Thursday, May 29, 2014

R.I.P. Maya Angelou

Boys and girls, it is unfortunately time to say goodbye to another great. This one, Ms. Maya Angelou, is one of the most renowned American poets of all time. Truth told, I'm not the biggest fan of her work. Still, she still has a few poems that are undeniably great and iconic.

Of course, this is a movie blog so I have to look at it from the angle of a (so-called) film buff. She has a handful of big screen credits to her name, as well as a few small screen ones, too. Most notably, she had a memorable turn in the all-important Roots miniseries. However, nothing had her fingerprints on it as much as 1993's Poetic Justice. It's the second film directed by John Singleton, the follow-up to his remarkable Boyz N the Hood. PJ isn't nearly as good, and deeply flawed, but I enjoyed it. It seemed to show us the development of a unique and powerful voice with much more to say in the coming years. He continued in this vein for a while, making flawed, but endlessly intriguing films until he went mainstream.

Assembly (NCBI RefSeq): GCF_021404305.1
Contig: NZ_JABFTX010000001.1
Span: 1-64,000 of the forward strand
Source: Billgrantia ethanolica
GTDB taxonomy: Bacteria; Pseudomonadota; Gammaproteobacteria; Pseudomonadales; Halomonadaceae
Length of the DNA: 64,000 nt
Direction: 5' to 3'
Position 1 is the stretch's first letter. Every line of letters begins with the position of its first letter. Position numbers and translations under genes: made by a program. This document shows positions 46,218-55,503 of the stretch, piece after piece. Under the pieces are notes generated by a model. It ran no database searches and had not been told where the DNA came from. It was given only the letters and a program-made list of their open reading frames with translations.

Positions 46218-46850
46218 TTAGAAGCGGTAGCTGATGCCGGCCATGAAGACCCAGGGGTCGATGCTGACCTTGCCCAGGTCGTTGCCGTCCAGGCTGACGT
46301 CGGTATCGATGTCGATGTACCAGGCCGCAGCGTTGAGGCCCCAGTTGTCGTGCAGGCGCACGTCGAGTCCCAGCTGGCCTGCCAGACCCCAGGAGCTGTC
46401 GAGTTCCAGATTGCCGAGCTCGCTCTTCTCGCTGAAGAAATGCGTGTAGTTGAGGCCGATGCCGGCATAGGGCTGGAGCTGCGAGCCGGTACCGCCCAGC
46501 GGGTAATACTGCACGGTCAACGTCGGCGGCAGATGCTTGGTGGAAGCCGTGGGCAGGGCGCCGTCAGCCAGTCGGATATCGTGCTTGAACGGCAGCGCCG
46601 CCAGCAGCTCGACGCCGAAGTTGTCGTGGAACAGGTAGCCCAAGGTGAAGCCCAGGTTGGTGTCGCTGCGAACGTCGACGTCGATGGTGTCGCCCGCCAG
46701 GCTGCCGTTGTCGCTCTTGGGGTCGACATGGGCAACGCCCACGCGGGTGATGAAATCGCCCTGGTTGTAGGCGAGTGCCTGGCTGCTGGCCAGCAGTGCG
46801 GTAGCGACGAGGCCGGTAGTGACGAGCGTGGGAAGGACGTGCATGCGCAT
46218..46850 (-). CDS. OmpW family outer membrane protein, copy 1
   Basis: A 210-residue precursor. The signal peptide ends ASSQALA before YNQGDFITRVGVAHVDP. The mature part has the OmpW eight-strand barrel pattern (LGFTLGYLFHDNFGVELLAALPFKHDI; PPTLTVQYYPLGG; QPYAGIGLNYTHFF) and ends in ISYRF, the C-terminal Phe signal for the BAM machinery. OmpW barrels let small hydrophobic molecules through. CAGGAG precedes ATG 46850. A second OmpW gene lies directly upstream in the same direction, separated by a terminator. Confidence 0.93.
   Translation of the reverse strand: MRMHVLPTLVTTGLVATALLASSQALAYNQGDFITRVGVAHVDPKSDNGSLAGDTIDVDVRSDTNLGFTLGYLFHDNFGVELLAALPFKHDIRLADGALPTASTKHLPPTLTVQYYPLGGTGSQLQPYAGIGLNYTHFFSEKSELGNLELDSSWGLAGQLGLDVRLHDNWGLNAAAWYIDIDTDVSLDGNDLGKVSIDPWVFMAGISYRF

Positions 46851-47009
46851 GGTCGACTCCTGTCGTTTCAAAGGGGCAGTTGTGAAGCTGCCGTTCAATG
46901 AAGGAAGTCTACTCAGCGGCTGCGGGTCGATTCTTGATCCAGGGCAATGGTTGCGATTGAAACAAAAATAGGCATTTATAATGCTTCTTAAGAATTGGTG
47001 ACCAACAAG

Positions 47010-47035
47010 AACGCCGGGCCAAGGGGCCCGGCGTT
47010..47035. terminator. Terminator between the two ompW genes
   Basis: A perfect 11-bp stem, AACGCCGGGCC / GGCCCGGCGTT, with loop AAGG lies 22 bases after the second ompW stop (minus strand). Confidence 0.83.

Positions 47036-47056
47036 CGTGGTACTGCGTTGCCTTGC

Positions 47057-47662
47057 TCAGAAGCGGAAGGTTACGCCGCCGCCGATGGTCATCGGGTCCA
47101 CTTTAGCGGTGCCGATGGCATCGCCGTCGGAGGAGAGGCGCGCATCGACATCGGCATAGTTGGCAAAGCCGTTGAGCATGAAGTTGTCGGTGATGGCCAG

My disappointment with the director's career aside, what makes PJ as much Angelou's movie as it is Singleton's is her poetry. The main character, Justice played by Janet Jackson, is a young woman having a tough time after her boyfriend is gunned down. Justice writes and recites (through voice over) much poetry throughout the course of the film. Singleton wrote the original screenplay himself, which initially included all the poetry. However, he realized he just couldn't write poetry fit for narration by a young woman. He then turned to the best source he knew and used the work of Maya Angelou. If other parts of the movie feel a bit off, this aspect of it was a snug fit. Not to be outdone by her own work, Angelou also appeared in the movie and gave a passionate lecture to Ms. Justice.

Angelou's cameo in PJ was a very nice touch in a movie that has a number of them. She made the movie better, just like she has lots of things in life. For her ability to do that, as well as to create some wonderful poetry, she will be missed.

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